NASAengineers will remove parts of a suspect fuel tank connector for analysis and repair,work that will likely further delay the planned January launch of the shuttleAtlantis, the agency?s shuttle chief said Thursday.
Spaceshuttle program manager Wayne Hale told reporters that engineers will replaceexternal components of an oversized electrical socket on Atlantis? fuel tank beforesetting a new launch date.
?This isprobably going to not allow us to fly on Jan. 10,? Hale said in an afternoonteleconference. ?We?re probably going to be a little bit after that.?
A few extradays, or possibly weeks, will be required to complete the troubleshooting work,he added.
Atlantis? STS-122 constructionflight to the International Space Station (ISS) has been delayed sinceDecember, when fuel gauge-like sensors failed standardcountdown tests during two separate launch attempts. The sensors are vital,since they serve as a backup system to shut down a shuttle?s three main enginesbefore their fuel supply runs out.
Engineers trackedthe intermittent glitch to a so-called ?pass-through? connector that servesas a bridge for electrical connections running from the interior of Atlantis?fuel tank to the orbiter?s aft-mounted avionics bay. The connector consists ofinternal and external electrical sockets that plug into a central glass platewith embedded metal pins.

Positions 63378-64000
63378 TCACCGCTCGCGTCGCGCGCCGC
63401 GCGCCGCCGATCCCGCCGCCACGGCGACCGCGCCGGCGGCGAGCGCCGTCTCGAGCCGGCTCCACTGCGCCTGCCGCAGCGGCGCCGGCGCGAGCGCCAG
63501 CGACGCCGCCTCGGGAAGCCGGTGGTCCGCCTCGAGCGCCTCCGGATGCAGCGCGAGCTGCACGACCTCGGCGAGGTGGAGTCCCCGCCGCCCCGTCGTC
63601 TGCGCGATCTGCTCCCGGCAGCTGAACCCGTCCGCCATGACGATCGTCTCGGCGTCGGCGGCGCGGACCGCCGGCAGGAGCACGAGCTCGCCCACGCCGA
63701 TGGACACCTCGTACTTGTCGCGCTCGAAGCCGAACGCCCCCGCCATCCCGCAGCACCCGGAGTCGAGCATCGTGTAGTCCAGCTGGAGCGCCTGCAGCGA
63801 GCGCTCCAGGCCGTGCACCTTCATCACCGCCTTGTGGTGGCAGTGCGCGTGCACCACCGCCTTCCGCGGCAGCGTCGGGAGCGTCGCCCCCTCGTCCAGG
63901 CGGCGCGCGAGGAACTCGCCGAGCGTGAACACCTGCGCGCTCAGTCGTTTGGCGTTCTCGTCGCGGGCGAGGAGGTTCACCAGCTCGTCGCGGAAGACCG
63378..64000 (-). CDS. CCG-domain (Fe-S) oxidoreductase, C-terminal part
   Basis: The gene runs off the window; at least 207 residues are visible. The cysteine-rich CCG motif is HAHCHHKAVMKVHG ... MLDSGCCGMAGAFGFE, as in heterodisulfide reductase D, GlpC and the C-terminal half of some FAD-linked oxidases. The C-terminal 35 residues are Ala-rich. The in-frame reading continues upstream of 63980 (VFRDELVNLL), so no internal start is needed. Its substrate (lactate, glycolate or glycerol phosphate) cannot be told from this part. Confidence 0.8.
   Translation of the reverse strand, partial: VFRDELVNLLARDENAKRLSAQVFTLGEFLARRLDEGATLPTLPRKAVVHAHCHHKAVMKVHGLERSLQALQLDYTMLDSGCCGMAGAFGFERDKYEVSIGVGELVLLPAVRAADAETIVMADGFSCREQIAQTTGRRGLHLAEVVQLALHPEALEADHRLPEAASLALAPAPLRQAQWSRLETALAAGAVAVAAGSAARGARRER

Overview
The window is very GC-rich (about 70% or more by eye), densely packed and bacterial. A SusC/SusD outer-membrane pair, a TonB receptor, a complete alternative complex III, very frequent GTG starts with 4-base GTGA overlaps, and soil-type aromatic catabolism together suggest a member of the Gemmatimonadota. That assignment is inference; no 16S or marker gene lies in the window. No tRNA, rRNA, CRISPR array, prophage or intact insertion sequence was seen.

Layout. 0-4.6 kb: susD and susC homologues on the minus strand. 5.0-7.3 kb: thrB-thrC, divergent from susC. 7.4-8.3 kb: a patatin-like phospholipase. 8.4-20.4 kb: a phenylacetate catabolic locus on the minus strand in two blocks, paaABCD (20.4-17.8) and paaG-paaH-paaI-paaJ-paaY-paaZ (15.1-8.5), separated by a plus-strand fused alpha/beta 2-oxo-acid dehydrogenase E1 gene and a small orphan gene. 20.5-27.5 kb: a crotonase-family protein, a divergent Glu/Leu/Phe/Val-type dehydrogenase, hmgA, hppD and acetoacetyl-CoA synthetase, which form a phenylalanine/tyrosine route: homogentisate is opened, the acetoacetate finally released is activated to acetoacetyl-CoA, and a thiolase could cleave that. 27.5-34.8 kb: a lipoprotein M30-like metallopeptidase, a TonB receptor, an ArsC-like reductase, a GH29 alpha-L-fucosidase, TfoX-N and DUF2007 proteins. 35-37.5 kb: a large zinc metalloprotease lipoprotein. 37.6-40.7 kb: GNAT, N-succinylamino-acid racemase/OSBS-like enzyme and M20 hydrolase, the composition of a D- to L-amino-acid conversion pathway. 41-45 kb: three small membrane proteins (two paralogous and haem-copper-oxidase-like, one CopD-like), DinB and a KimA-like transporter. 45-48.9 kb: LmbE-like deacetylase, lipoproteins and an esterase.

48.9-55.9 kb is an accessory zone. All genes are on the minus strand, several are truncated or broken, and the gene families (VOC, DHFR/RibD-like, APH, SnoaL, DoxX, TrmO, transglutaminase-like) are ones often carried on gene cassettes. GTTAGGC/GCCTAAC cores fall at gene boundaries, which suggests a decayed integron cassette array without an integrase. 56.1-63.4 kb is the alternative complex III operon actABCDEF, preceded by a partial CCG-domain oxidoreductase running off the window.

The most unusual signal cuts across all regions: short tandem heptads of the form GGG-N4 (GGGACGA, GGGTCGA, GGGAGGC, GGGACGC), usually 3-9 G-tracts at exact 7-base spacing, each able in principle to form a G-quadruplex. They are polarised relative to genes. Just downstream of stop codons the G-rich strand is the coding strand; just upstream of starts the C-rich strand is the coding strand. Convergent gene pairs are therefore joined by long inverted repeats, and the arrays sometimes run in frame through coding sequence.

?We believewe are experiencing intermittent electrical system open circuits in thisarrangement,? Hale said, adding that the glitch occurs only when Atlantis? fueltank is fueled with its super-chilled liquid hydrogen and liquid oxygen.
OnSaturday, engineers will remove the pass-through connector?s central plug andexterior wiring for additional tests in early January, Hale said.
?After thefirst of the year, when we start getting the first of these lab reports in, wewill begin to have a handle on our no earlier than launch date,? he added.
The leadingrepair option under discussion is a soldering method that will fuse theexterior electrical connections in the pass-through plug, which will avoid opencircuits caused by the movement of pins when the fuel tank is fueled. A similarfix was used on Atlas-Centaur rockets when they experienced engine cutoffsensor glitches, Hale said.
?We have ahigh degree of confidence that that will solve our problems,? he added.
Commandedby veteran shuttle flyer Stephen Frick, Atlantis? seven-astronaut crew istasked with delivering the European Space Agency?s Columbus laboratory to theISS during a planned 11-day mission. The spaceflight will be the first of possiblysix NASA shuttle flights slated for 2008.
?We?retaking this one step at a time,? said Hale, adding that any changes to the 2008shuttle flight schedule are secondary to fixing the current sensor glitch. ?Obviously,we?d like to fly as soon as it?s practical and safe to do so.?
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